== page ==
I violated the cardinal rule of journalism on Sunday. I began an interview by squealing like a schoolgirl, “I’m a huge fan!”
Oh well; I am.
I’ve been huge fan of Shepard Fairey for years. I noticed his Obey Giant stencils and posters almost immediately upon moving to New York City in 1995. And I dug ’em. Clean lines. Bold contrast. Bright colors. Like Russian propaganda but with a punk-rock, counter-consumer attitude.
Cooler still, his art was the original viral mash-up. He encouraged participation. I ran my first batch of “Benjamin Wagner Has A Posse” stickers in the late Nineties. You could probably find one in the bathroom of The Mercury Lounge or CBGBs (were it not a John Varvatos store).
I’ve come to own four signed, matted and framed posters over the years. My favorites — Obey Air and Obey Industries — hang in my office. The other two wait for the eventual and inevitable construction of my new recording studio.
Anyway, Shepard’s blown up in the last year. His grassroots Hope Campaign on behalf of Barack Obama’s candidacy caught lightning in a bottle. His high-contrast, red, white and blue portrait became the
As I asked in my MTV News article, “What happens when a punk rock, culture-crashing artist with an anti-establishment streak and a healthy arrest record gets invited to the party?”
I went to find out Sunday morning, just a few hours after his portrait of the president-elect (t-minus eight hours!) was unveiled at the National Portrait Gallery. The answer is, well, not much.
The Manifest Hope: DC Gallery in Georgetown (just a few blocks from where my mom lived in the ’80s) was throbbing with hip-hop beats and progressive, enthused artist types when we walked in. I was still sweating from my ten-mile run around DC. That or the nerves.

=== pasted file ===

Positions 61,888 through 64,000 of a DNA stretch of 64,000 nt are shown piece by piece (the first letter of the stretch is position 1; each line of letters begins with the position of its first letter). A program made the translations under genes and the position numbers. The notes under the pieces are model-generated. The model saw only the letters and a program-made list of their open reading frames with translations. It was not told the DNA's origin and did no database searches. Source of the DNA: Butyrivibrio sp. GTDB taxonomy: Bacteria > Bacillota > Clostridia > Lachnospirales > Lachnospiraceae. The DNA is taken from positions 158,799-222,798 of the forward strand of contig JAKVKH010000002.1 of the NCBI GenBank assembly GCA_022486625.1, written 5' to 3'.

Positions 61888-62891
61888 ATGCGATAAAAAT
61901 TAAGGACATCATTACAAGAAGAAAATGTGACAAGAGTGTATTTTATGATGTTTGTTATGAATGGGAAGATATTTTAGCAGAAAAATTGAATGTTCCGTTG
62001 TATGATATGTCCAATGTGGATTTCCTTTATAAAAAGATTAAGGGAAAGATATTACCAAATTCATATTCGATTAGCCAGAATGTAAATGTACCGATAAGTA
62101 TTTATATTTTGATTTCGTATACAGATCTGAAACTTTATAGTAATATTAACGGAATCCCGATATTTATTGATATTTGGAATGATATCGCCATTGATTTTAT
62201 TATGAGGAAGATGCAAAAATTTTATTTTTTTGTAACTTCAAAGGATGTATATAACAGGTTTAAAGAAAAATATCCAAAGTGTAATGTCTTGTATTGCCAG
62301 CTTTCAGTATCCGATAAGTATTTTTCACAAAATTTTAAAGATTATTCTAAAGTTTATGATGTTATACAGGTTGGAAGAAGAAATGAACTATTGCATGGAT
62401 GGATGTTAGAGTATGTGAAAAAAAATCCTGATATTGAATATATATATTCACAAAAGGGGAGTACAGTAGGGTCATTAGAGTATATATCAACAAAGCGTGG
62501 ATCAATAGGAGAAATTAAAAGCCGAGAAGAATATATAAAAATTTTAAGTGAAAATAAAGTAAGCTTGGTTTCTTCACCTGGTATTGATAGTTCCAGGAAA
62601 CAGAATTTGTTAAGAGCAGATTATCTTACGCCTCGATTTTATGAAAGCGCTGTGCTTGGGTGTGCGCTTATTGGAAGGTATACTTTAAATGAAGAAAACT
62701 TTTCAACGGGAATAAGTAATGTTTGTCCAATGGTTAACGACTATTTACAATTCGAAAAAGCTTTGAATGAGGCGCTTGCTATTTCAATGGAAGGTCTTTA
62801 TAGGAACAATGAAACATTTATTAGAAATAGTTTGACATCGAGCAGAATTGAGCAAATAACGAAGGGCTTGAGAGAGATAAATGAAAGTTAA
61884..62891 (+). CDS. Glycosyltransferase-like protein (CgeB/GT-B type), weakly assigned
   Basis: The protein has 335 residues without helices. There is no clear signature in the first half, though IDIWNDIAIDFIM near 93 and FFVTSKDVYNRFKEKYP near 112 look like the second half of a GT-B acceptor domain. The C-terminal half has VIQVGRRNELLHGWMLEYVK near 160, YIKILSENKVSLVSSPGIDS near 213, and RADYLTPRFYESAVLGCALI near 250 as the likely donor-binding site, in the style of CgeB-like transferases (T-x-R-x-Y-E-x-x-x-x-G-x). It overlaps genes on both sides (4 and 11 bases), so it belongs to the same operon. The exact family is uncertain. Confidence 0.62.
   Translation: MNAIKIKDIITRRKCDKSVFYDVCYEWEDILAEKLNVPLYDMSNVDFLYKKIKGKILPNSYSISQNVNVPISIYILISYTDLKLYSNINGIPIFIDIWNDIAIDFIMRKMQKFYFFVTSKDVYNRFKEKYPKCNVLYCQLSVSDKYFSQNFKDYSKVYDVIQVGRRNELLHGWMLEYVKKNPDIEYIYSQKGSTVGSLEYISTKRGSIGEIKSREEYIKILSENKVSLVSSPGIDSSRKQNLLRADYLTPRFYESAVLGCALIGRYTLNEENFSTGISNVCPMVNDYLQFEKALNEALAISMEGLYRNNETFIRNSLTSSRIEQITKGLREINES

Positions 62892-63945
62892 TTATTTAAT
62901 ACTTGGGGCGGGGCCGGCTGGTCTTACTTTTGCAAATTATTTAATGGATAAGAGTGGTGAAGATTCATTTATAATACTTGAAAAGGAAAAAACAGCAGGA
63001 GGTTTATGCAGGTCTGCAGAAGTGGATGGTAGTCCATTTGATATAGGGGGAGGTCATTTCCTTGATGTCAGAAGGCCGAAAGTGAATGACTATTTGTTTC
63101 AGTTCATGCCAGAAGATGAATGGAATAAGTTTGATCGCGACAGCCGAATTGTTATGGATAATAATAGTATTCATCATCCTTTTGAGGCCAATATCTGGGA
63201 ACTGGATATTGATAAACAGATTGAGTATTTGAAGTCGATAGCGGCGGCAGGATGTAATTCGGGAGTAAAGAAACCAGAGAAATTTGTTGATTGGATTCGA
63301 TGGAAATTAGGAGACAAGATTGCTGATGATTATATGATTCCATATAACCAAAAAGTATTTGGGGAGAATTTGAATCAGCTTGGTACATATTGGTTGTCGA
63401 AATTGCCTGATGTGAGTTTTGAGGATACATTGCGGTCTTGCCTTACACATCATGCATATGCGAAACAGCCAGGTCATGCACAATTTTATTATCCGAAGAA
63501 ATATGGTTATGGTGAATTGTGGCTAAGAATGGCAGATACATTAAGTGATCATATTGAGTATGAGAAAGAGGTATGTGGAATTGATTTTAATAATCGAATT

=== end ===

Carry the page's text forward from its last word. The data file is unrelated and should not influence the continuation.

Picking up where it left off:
Shepard was working on a new Obama canvas while talking on his cell phone as we approached. I was anxious to speak with him. We’re nearly the same age, and seem to share some politics — though he’s been far more aggressive in his assertion.
And though I was fawning, it was a solid conversation. We discussed DC’s monuments, many of which he’s skewered in his art. We talked about the power of iconic imagery, and the danger of cult of personality. And he told me about meeting Obama.
He was sweet. Shy. A tiny bit skeptical, maybe. But bright, and articulate, and quick with a healthy laugh. Left to our own devices, I imagine we could have an interesting conversation. But, alas, time was short. ABC World News Tonight was next in line. And we had Opening Ceremonies to cover.
He handed me a fistful of stickers. I handed him my card, told him that “Hope is the best message there is, man.” And that was that. We walked out onto M Street, hailed a cab, and drove back into the machine.